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Identity Theft and Money Laundering

By: Sarah Knowles BA, MA - Updated: 1 Dec 2010 | comments*Discuss
 
Identity Theft Money Laundering Criminal

When criminals get their hands on money through illegal means, they need to have a way to get their money “laundered”, which means to have dirty money made clean again. In simple language, that means making criminals’ ill-gotten gains appear legitimate.

One way of laundering profits is for criminals to attain the identities of other people, in order to open bank accounts, get credit cards and write cheques in their names.

This form of identity theft is simple: a way for criminals to make it difficult or impossible to trace their profit trail back to them.

“Where a criminal succeeds in making stolen money look clean this is known as money laundering,” says the Financial Services Authority. “Criminals can then move the money around to conceal where it came from even further.”

How They Do It

All a criminal needs to steal your identity is a few simple facts, such as your bank account details, date of birth and address. From there, it’s easy to set up a bank account or get a chequebook in your name.

That’s not all. The people who steal your identity could even take over your existing accounts, and gain access to your money. In fact, they can even change the address on your account, so that you no longer have access to your paper statements or other correspondence from your bank.

It is estimated the in the UK alone, identity theft costs the economy about £1.2 billion per year. But that’s not the only price we pay.

If you are the victim of identity theft when it comes to money laundering, you could be held responsible – until you prove that you are actually the victim. Sadly, that can be a very difficult and time-consuming process.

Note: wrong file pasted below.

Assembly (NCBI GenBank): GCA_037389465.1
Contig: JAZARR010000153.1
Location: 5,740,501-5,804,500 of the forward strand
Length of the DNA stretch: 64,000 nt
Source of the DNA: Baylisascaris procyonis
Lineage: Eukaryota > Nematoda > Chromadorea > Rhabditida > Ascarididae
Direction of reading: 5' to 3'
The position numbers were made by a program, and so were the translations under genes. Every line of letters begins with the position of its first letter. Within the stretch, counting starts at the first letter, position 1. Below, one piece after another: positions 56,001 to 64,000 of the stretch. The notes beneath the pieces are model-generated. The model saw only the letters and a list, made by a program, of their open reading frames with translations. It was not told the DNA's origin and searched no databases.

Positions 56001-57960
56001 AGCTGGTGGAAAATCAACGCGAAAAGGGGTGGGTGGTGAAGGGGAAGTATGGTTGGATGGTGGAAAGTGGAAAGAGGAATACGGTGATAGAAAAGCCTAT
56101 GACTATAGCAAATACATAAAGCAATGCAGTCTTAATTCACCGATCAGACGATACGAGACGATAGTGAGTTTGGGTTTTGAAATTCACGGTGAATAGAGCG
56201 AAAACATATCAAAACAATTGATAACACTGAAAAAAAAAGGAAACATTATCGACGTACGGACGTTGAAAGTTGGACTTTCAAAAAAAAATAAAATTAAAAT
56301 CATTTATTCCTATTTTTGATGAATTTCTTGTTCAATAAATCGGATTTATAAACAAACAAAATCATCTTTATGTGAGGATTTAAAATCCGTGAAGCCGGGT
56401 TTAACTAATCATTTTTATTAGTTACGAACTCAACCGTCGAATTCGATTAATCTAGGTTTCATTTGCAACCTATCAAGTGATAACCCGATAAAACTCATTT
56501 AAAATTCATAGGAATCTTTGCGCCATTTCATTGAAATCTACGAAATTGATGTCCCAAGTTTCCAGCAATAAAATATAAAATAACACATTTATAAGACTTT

Identity Checks

Many identity checks are in place to help prevent money laundering identity theft fraud. Under existing Money Laundering Regulations, banks must ensure that they do, indeed, know the identity of the customer before agreeing to open an account in his name - or they can be held responsible as well. These types of checks include:

  • Checking that the individual is really who they claim to be, as well as profession etc.
  • Checking their name and address
  • Checking documents to prove this, such as driving licence, passport, utility bill, Council tax statement, birth certificate and other forms of identification
No system is perfect, however, and fraudsters are now employing more and more sophisticated techniques to steal others’ identities. Some of these techniques include:
  • Stealing pre-approved credit card applications from someone’s bin, applying for them and getting a credit card in someone else’s name
  • Stealing discarded utility and council tax bills
  • Gaining access to credit cards and pin numbers through illegal means

Don’t Become a Money Mule

Money mules are people who, inadvertently or on purpose, transfer money that has been illegally “earned” in one country to another country. Often, money mules are paid a sum to complete the transaction, but sometimes they are unaware of what they are doing.

Don’t let someone steal your identity and turn you into a money mule - or a money launderer. Make sure you shred and dispose of important letters, documents and bills, and never give out personal information unless you are sure why, and to whom.

According to Crimestoppers, you should always ask yourself these three questions before giving out any personal information whatsoever:

  • WHO is asking for my details?
  • WHAT type of details do they want from me?
  • WHY do they need to know these specific details?
Don’t become a victim of money laundering, when so often it is easily preventable. Avoiding becoming an identity theft target is the first step, and can save you months – and even years – of misery.

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